I’ve flown JetBlue Mint several times now, though prior to this week it has been over a year since I’ve flown the product. For those of you not familiar, Mint is the name of JetBlue’s revolutionary premium cabin on some of their A321s, which they operate in select markets (mostly transcon flights).
Given that I’ve flown it several times, you’d think my excitement would wear off. Nope, JetBlue Mint continues to delight me, and I can’t wrap my head around how good of a job they do with this product. I’m not sure whether to be impressed by how good Mint is, or just disappointed by how much the premium offerings of all other US airlines lag.
What I won’t even talk about…
I won’t even talk about how JetBlue has been disruptive with their premium cabin pricing…
Or about how they actually serve food that tastes good, and serve it on flights that depart after 8PM, while other airlines only serve snacks…
Or about the fact that they’re the first US airline to have doors at seats…
And the first US airline to serve cappuccinos in business class…
Okay, I mean I guess I did briefly talk about all of those things, but my point is that this isn’t even the focus of this post.
Service in JetBlue Mint destroys the competition
Service on most US airlines is hit-or-miss. On American I’ve had some phenomenal flight attendants, and I’ve had some awful flight attendants. The problem is the lack of consistency. Clearly the airline doesn’t have a customer-centered culture, or else this inconsistency wouldn’t be tolerated.
That’s why Mint is so refreshing. All five of my Mint flights have had spectacular service. Not just good service, but truly service that’s so good that Ed Bastian might suggest the airline is subsidized by a Middle Eastern country. Maybe that’s not representative of every single Mint experience ever, but I feel like five in a row is a pretty good showing.
What JetBlue has done so well is that they’ve hired people with big personalities, they’ve provided a product that employees are proud of, and they’ve created a service procedure that’s followed every single time.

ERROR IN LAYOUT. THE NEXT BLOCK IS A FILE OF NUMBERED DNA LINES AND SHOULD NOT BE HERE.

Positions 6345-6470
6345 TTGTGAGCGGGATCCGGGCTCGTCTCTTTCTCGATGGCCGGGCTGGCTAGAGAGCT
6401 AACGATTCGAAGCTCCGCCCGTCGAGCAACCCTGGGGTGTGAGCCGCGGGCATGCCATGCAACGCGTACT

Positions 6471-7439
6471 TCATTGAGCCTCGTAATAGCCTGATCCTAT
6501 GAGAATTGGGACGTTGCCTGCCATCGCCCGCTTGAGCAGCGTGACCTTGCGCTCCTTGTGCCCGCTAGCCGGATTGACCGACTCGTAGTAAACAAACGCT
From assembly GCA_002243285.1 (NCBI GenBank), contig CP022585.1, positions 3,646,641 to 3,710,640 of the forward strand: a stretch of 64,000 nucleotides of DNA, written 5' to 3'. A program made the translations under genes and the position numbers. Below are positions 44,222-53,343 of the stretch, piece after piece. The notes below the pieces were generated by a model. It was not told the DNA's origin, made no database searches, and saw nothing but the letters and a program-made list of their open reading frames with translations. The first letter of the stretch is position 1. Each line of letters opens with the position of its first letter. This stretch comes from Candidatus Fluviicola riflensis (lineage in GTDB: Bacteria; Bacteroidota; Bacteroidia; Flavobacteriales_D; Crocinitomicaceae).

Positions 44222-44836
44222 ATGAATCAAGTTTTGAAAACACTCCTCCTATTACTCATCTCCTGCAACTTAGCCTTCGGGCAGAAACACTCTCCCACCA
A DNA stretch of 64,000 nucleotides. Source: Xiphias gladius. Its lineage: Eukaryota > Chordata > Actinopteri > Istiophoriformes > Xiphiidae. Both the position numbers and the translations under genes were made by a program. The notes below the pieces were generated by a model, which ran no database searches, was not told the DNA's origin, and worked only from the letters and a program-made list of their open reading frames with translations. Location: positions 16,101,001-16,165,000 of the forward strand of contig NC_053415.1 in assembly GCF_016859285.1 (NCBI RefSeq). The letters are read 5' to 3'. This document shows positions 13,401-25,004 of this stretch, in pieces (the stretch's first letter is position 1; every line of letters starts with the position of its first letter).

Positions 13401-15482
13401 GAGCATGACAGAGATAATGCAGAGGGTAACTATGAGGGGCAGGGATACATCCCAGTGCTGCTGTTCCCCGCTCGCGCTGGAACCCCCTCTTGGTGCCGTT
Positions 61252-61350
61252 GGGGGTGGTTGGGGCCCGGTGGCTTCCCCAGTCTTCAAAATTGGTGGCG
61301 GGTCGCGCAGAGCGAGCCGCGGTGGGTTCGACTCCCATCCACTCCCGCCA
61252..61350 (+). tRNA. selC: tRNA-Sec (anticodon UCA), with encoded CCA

Upon boarding there’s a card at your seat with the name of the flight attendants working the cabin, which is a nice personalized touch.
Moments after settling in, Grecia came by my seat — “hi Mr. Ben, welcome aboard. Have you flown Mint before?”
“Thank you! Yes, I have.”
“Well great, welcome back. Let me just remind you of a couple of things about the seat…”
This is such a simple thing that more airlines should do. You’ll find this on airlines like Qatar Airways, Virgin Atlantic, Virgin Australia, etc.
Of course JetBlue offers pre-departure drinks of choice every single time.
But really what just amazes me is the positive attitudes of the crew. Grecia remembered each passenger’s name, she was always smiling, and she provided service that couldn’t help but make me smile as well.
I slept for most of the flight and when we were descending I asked if I could have a cappuccino. On other US airlines I imagine the answer would have been “no, we’re preparing the cabin for landing.”
Instead I got an “of course you can.”
Then before landing they distribute cookies to all Mint passengers, and they use that as an opportunity to have another positive service interaction. “Mr. Ben, sorry to disturb you. I just wanted to take the opportunity to thank you for flying Mint today. It was a pleasure to have you onboard. Here’s a sweet treat you can enjoy now or later. I hope to see you again soon.”
All of this might sound minor, but it really makes a huge difference. For me it comes down to the fact that I don’t want to feel like I’m inconveniencing the crew by being on their plane. If they feel that way, they should find a different job (though unfortunately many of them seem to stick around).
JetBlue Mint flight attendants consistently seem like they enjoy their jobs and like they want to be there and create special flight experiences. And it’s so damn refreshing.
I would love to see Doug Parker, Ed Bastian, and/or Oscar Munoz fly JetBlue Mint, just to see how good flying in the US can be (and ideally to fly it five times, so that they can see that it can really be that good every single time).